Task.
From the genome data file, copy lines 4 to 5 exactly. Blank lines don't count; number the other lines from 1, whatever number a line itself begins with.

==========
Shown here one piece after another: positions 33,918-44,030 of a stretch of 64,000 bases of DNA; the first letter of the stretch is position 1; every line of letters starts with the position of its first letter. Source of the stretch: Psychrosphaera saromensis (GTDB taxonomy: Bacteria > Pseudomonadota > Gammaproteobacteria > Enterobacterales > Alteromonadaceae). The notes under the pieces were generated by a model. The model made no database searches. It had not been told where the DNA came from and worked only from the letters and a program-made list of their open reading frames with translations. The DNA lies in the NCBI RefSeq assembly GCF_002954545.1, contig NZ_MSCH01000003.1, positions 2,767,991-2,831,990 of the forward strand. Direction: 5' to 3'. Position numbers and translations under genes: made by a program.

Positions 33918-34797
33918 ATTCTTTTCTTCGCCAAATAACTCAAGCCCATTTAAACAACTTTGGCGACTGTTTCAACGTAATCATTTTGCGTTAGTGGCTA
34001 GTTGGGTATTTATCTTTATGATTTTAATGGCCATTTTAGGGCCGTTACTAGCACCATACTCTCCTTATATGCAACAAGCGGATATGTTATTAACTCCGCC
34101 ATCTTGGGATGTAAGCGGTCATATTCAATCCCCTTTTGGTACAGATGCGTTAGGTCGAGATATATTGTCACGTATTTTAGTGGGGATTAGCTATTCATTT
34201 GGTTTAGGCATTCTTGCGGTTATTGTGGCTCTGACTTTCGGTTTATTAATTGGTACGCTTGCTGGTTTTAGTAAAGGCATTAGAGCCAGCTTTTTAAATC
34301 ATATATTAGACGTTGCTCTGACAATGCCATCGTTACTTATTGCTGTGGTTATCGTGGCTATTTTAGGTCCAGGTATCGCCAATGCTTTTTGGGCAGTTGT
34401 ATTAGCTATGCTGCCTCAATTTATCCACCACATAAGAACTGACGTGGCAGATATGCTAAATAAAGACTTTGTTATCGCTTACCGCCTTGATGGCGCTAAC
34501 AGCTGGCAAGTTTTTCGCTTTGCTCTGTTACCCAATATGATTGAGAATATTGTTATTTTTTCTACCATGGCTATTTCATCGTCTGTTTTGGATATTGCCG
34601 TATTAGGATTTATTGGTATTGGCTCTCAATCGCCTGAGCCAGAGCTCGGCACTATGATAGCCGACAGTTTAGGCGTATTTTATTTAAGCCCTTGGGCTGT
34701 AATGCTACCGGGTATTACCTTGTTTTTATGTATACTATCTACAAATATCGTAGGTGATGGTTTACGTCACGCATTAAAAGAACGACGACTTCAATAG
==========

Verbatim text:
34001 GTTGGGTATTTATCTTTATGATTTTAATGGCCATTTTAGGGCCGTTACTAGCACCATACTCTCCTTATATGCAACAAGCGGATATGTTATTAACTCCGCC
34101 ATCTTGGGATGTAAGCGGTCATATTCAATCCCCTTTTGGTACAGATGCGTTAGGTCGAGATATATTGTCACGTATTTTAGTGGGGATTAGCTATTCATTT